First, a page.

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The hidden world of cats: what our feline friends are doing when we’re not looking

In Britain, most pet cats are free to roam, but where do they go and what do they get up to? We fitted six cats with GPS trackers and found out.

As I prepared to write this piece, my three-year-old cat, Larry, had been missing for 24 hours. I had checked under the bins, posted in a community Facebook group and Googled variations of “Lost cat how long normal before come home?” all day.

Larry was a house cat when we took him in, but my boyfriend and I had recently moved to a house with a garden so had started letting him out. Just like that, our adorable, loving, docile cat turned into the neighbourhood bruiser. He stopped snuggling with us in the morning, instead impatiently pawing at the door even before we had put down his breakfast.

At night, we would search the house for him, before giving up and going to bed. “I’m sure he’ll be back … soon,” I said to my boyfriend, with all the confidence of a mother whose teenager was out after curfew. All night, I would toss and turn, wondering if I would see his little pink nose again.

Cats demand our love freely, on their own terms, which means with no expectation of long-term commitment. The average outdoor cat may visit multiple homes assessing each on the quality of their cuddles and treats. Some experts believe that cats are, at best, semi-domesticated, meaning that at any moment, they could flounce off and do just fine.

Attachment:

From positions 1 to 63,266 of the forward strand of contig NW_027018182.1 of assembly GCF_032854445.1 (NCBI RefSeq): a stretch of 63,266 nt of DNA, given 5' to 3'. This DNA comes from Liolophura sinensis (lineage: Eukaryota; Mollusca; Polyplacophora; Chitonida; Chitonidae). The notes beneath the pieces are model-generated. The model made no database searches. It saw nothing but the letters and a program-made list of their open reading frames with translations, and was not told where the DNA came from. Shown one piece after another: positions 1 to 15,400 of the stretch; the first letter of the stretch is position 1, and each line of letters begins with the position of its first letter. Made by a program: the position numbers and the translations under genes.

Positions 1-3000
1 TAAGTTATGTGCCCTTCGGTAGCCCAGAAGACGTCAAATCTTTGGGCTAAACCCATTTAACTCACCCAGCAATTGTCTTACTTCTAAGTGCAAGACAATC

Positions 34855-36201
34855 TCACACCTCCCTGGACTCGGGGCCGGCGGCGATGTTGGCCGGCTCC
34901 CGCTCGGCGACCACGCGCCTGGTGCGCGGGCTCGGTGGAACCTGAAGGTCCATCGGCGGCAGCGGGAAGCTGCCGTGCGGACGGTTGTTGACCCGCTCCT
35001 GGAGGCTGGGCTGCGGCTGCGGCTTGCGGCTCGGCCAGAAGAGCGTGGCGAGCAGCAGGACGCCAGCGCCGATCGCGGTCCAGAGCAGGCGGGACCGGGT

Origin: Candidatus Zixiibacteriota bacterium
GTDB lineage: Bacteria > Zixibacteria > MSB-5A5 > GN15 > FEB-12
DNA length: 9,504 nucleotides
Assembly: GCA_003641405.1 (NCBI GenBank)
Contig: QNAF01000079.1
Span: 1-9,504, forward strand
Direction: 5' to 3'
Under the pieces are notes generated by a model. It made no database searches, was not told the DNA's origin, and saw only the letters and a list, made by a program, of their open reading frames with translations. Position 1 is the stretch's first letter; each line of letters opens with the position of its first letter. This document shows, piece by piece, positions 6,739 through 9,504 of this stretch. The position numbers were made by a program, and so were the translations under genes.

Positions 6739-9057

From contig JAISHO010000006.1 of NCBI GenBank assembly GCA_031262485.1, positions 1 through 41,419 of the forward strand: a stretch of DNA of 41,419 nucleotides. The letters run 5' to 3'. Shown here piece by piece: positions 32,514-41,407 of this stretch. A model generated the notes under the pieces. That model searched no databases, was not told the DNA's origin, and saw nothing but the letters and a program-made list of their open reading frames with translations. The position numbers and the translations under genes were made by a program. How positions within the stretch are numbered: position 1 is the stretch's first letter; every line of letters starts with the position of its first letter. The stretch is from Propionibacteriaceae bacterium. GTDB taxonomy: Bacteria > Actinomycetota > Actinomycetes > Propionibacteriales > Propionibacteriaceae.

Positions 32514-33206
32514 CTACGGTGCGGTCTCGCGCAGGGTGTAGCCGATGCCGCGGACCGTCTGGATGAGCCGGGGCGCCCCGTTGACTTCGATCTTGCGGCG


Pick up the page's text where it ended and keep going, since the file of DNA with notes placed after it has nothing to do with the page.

I grapple with this reality. I watch Larry sometimes and think: “I love you so much, and one day, you might leave me.” Any cat-owner knows the exquisite torture of having a free-roaming pet. Their travels remain a mystery, hinted at only by a clump of dust in their whiskers, or a streak of paint in their fur.

Eventually, of course, Larry swaggered home, weary from another adventure on the savannah (Lewisham, south London). Where had he been? What was he doing out there? What do our cats get up to, when their humans are not around?

To answer this, I contacted Tractive, manufacturers of GPS trackers for cats and dogs. It kindly volunteered to provide me with some units. Next, I recruited five cat owners, all curious to know about what their charges are up to when out and about.

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